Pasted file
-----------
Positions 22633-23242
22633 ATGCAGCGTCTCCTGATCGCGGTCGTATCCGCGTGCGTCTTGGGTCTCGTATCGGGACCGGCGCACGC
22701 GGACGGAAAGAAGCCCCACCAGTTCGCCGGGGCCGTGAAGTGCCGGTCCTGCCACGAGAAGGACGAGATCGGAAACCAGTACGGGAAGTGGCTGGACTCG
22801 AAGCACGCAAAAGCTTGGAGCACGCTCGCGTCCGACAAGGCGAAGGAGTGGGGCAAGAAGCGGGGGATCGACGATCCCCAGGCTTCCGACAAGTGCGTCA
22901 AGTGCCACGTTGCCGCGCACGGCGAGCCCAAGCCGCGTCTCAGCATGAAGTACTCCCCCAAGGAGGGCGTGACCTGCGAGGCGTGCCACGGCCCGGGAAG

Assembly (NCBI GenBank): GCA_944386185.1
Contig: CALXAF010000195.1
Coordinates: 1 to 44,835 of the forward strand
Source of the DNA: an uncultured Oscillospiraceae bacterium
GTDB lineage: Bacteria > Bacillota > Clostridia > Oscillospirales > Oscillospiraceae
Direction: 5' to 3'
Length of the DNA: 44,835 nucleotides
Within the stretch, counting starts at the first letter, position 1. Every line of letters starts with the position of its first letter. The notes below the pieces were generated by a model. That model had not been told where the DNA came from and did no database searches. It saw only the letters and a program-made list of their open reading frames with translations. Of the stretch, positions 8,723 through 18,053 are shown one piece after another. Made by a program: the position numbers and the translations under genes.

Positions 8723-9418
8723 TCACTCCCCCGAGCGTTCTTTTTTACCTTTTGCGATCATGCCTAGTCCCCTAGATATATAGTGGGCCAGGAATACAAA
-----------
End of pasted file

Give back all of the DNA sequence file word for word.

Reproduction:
Positions 22633-23242
22633 ATGCAGCGTCTCCTGATCGCGGTCGTATCCGCGTGCGTCTTGGGTCTCGTATCGGGACCGGCGCACGC
22701 GGACGGAAAGAAGCCCCACCAGTTCGCCGGGGCCGTGAAGTGCCGGTCCTGCCACGAGAAGGACGAGATCGGAAACCAGTACGGGAAGTGGCTGGACTCG
22801 AAGCACGCAAAAGCTTGGAGCACGCTCGCGTCCGACAAGGCGAAGGAGTGGGGCAAGAAGCGGGGGATCGACGATCCCCAGGCTTCCGACAAGTGCGTCA
22901 AGTGCCACGTTGCCGCGCACGGCGAGCCCAAGCCGCGTCTCAGCATGAAGTACTCCCCCAAGGAGGGCGTGACCTGCGAGGCGTGCCACGGCCCGGGAAG

Assembly (NCBI GenBank): GCA_944386185.1
Contig: CALXAF010000195.1
Coordinates: 1 to 44,835 of the forward strand
Source of the DNA: an uncultured Oscillospiraceae bacterium
GTDB lineage: Bacteria > Bacillota > Clostridia > Oscillospirales > Oscillospiraceae
Direction: 5' to 3'
Length of the DNA: 44,835 nucleotides
Within the stretch, counting starts at the first letter, position 1. Every line of letters starts with the position of its first letter. The notes below the pieces were generated by a model. That model had not been told where the DNA came from and did no database searches. It saw only the letters and a program-made list of their open reading frames with translations. Of the stretch, positions 8,723 through 18,053 are shown one piece after another. Made by a program: the position numbers and the translations under genes.

Positions 8723-9418
8723 TCACTCCCCCGAGCGTTCTTTTTTACCTTTTGCGATCATGCCTAGTCCCCTAGATATATAGTGGGCCAGGAATACAAA